There's the underlying idea that everyone has something they can do to make the world a better place if they'd only actually do it. After all, everyone on Braal might have magnetic powers, but Cosmic Boy is the only one who decided to go out and help people all over the galaxy with them. And that itself is another huge part of the metaphor, the idea of people who are literally from different worlds coming together and working to help everyone.
Combine those, and you've got something that takes the old "the only thing necessary for evil to triumph is for good men to do nothing" message and literalizes it. The message here is that if we want to save the future, then we have to work for it and teach other people to do the same, and even if all you can do is eat matter, then gosh darn it, get out there and be the best Matter Eater Lad you can be.
It's the youth, though, that makes it really work for me. For one thing, it makes them easier for kids who read comics to relate to, because they're essentially just a bunch of kids who really like super-heroes. More than that, though, is the idea of youthful optimism. The Legionnaires believe in heroes in the way that kids believe in heroes, and they believe that what they do matters. And by acting on that belief, they make their actions matter.
It's an idea that I really like, that everyone can be Superman if they work hard to help others, and while I think there's a lot of appeal for kids in that idea, if it's delivered from an "adult," it can easily seem like the kind of "work hard, get good grades" lecture that they get from age five to the time that they drop out of college and start writing about comics professionally.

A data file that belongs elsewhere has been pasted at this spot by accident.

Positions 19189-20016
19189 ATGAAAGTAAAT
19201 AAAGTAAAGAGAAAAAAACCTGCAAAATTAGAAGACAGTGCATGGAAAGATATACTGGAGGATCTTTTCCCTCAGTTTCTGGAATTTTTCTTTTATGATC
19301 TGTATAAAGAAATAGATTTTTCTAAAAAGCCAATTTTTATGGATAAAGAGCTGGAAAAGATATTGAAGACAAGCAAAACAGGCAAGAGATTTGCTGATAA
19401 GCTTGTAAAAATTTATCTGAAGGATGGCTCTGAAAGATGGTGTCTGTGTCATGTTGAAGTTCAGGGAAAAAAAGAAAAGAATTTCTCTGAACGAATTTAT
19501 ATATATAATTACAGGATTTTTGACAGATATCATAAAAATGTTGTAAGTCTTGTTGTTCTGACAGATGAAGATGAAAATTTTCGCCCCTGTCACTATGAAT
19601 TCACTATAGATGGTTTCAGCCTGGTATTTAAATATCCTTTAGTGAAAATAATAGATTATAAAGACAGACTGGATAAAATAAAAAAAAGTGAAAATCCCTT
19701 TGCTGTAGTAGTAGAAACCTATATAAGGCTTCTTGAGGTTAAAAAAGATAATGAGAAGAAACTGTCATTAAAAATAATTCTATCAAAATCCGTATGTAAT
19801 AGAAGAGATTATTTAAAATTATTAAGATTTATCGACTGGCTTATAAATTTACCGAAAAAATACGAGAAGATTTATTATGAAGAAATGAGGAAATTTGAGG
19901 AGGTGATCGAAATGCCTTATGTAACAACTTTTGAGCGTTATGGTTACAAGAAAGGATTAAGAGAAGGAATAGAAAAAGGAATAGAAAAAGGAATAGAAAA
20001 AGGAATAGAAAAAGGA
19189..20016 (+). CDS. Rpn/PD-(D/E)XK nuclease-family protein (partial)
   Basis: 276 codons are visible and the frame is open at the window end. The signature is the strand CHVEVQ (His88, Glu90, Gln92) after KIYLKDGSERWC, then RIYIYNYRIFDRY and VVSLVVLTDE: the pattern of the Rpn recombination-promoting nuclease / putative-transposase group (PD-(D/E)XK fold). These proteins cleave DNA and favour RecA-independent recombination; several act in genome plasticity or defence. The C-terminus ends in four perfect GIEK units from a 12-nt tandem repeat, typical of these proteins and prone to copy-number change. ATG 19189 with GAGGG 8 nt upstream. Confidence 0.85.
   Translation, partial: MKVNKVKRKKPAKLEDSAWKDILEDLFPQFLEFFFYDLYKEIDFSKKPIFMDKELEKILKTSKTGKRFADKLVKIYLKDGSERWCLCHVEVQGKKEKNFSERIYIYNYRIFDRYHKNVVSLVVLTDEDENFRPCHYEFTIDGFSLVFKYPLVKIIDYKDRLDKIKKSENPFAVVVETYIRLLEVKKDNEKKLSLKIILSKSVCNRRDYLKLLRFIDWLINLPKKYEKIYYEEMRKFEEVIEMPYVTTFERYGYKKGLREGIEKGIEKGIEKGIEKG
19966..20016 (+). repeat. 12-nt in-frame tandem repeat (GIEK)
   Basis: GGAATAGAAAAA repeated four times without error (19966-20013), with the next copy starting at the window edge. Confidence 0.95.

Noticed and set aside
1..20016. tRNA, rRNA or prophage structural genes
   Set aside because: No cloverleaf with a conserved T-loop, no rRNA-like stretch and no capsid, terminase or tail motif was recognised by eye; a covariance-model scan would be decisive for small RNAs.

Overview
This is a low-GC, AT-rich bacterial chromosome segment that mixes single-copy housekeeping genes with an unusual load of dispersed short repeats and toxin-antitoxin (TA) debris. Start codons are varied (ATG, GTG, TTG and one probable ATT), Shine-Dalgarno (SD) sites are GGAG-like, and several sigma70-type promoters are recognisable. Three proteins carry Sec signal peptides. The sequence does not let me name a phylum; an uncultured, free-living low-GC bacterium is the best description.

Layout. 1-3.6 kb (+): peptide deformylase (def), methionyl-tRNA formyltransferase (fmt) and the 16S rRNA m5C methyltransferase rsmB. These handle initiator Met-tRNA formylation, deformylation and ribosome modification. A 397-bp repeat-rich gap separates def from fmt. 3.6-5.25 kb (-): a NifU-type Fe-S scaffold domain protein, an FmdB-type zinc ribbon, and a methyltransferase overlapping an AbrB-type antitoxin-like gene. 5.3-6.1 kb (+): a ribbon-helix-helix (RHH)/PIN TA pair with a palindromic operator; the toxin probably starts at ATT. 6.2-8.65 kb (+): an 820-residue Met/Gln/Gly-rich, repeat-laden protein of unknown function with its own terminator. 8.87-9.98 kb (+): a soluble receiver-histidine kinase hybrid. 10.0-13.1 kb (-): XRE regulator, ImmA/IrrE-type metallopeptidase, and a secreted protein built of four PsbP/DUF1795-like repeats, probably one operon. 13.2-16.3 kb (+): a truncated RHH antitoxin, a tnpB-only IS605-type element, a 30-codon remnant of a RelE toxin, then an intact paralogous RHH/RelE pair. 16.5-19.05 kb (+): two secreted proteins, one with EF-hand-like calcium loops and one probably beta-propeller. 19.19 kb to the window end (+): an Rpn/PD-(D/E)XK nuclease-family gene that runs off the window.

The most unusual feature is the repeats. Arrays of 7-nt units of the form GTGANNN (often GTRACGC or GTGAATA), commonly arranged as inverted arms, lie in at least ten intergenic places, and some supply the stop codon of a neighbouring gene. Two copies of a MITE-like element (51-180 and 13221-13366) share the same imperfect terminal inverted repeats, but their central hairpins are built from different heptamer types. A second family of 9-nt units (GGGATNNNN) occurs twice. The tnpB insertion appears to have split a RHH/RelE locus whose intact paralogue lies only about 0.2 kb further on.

And now, a few quick answers:
Q: Simple question: which decade do you feel had the best comics from either of the big two, and why? -- Max_Barnard
A: Oh, no contest: The '80s. Simonson's "Thor," Moore's "Swamp Thing," Stern and Byrne's "Avengers," Byrne's "Superman," Ostrander's "Suicide Squad," Giffen, DeMatteis and Maguire's "Justice League International," Miller on "Daredevil" and later on "Year One," Barr and Davis on "Detective Comics." It was a Golden Age, my friend.
Second place would probably be the '60s. Kirby all over the place, Lee, Ditko and Romita on "Amazing Spider-Man," and the height of Silver Age crazy-awesomeness over at DC thanks to Jerry Siegel, Otto Binder, Leo Dorfman, Curt Swan, Kurt Schaffenberger and others.
Q: Is it "Dark-seed" or "Dark-side" for Darkseid? How important is pronunciation in comics? -- MichaelWearden
A: "Dark-Side." And along the same lines, while DC's official line is that it's "Raysh" al-Ghul, I once asked a guy who worked as an Arabic translator and he told me it was more like "Roz."
It doesn't really matter though, as long as you know who it's meant to be when you see the words, though it gets a little trickier when you're dealing with creators. I'm still not sure if my pronunciation of Fabian Nicieza's last name (Knee-See-Ay-Zah) is right, and I've heard various takes on "Busiek" and "Guice," too, which can lead to awkward times at a convention.
Q: What are your thoughts on Anime Conventions? And have you ever been to one? -- Xaiados
A: I haven't been to one, but I've always wanted to go, and even moreso now that I've been to San Diego. I just really want to see what a con looks like when you're only casually interested in the subject matter, and see just how different they are from comic conventions.
Q: What was the best issue of a Wrestling comic you can think of? -- adampknave
A: Until Cullen Bunn and Tom Fowler's issue of "Deadpool Team-Up" comes out, the reigning champion is going to be Jarrett Williams' awesome "Super Pro K.O."